How I Use It
My use of Sway has been two-fold. Firstly, I have used Sway as a presentation device. I tried to use it as a direct replacement for PowerPoint, Slides or Keynote, but I did not feel as if it was well-used in that situation. As a simple one-to-many presentation tool where it is displayed on the screen, it was more cumbersome than it needed to be. However, I did find that when used as a synchronous presentation tool, with my students on their iPads in class, that worked much more effectively. The ability to change the format of the presentation to visually fit the needs of the presenter, and the audience viewing it on their device, is a welcome addition to the standard slide presentation apps.
Secondly, and more importantly, I found it a very capable app for the students to use to create presentations for class. For their ongoing semester project, students create a presentation that needs to incorporate photos, videos, and text to the class. In the past, I've used MyHistro and Prezi to complete their ongoing project. However, I felt that Sway offered the easiest and most effective way for students to create a visually appealing and substantive presentation. They could add creative commons photos, videos, and other materials simply by dragging and dropping into the timeline. When I asked students about their use, they all stated it took them awhile to get used to the different way of creating a story/presentation. But once they learned that, they found it easy to make something that looked good and reflected what they were trying to share.
As a teacher who still uses presentation tools in my class, I was looking for a program/app that enabled me to create content that was more visually satisfying than Slides or PowerPoint. While at the same time, I was looking for something that was easy to use as well. Sway does that for me. I like to think of it less of a presentation tool, and more as a story creator.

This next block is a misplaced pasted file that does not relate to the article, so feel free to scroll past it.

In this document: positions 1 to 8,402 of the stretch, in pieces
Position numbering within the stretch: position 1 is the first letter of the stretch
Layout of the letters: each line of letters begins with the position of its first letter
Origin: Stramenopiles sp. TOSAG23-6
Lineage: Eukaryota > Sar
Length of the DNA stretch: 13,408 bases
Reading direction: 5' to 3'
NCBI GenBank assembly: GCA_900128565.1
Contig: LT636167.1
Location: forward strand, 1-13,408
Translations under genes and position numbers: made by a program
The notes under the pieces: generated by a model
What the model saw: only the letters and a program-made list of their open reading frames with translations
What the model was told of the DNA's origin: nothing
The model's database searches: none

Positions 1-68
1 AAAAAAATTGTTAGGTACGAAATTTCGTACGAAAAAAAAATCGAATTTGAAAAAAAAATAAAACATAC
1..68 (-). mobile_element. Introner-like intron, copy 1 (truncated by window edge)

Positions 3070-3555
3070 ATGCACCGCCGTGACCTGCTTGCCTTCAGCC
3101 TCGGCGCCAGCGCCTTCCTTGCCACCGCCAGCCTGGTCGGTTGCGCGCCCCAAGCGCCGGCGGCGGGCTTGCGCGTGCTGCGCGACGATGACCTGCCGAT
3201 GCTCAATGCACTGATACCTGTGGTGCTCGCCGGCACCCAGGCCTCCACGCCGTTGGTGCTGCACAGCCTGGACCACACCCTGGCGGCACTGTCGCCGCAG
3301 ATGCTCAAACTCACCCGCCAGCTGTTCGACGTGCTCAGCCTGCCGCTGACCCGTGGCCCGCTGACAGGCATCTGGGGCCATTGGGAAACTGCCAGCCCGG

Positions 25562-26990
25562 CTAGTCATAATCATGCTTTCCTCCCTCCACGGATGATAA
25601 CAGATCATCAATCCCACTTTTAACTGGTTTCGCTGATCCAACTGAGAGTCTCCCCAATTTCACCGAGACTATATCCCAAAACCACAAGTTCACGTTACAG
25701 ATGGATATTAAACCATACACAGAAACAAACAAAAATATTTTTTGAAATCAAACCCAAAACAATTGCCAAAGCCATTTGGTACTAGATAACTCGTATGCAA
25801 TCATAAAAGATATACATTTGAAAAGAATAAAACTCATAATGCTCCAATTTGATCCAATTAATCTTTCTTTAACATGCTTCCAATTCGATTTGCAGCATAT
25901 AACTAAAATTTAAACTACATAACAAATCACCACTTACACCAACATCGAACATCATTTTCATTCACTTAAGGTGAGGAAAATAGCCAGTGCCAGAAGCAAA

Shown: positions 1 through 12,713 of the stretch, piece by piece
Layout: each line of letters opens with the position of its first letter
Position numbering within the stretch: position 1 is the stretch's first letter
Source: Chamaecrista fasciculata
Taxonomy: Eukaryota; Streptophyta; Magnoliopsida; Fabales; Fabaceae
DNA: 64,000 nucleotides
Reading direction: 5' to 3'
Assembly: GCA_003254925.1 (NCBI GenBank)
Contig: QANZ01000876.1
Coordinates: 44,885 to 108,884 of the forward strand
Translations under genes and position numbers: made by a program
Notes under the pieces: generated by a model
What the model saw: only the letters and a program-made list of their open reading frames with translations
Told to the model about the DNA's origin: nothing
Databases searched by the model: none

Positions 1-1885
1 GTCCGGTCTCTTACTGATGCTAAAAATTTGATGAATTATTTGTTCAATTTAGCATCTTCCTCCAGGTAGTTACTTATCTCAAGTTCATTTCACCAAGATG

I truly love the drag and drop ease that Sway has utilized. No longer do you have to scour the web for usable materials for your story or presentation. Now you can search creative common material, and it provides the citation for you. This makes it amazingly simple (too simple, perhaps?) for students to effectively create a story, to be shared, that they can easily cite and source. The ability to embed social media posts also makes it very friendly for modern day presentations. I love the visual focus that Sway has employed, it is obvious that one of the main goals of the developers was to "make it look good." This is another area that sets Sway apart from other presentation tools. How often have we had students present, and their slideshows just blend into the background? The same templates, the same color scheme. Sway has templates, but when I was watching my students' projects, I wasn't thinking that they looked the same.
Honestly speaking, however, I don't know how much I would use the app for a simple presentation. There are no interactive elements, like Slides has integrated, or many other apps that can be used for quizzing or polling. It isn't Nearpod, which means that you can't have a guided presentation, with embedded materials for interaction with the audience. For my specific uses, it works as I need it to. But I would not necessarily jump to switch to use it for simple one-to-many presentations. I would also like to see collaborative tools built into this in the future, both of student-teacher and student-student varieties.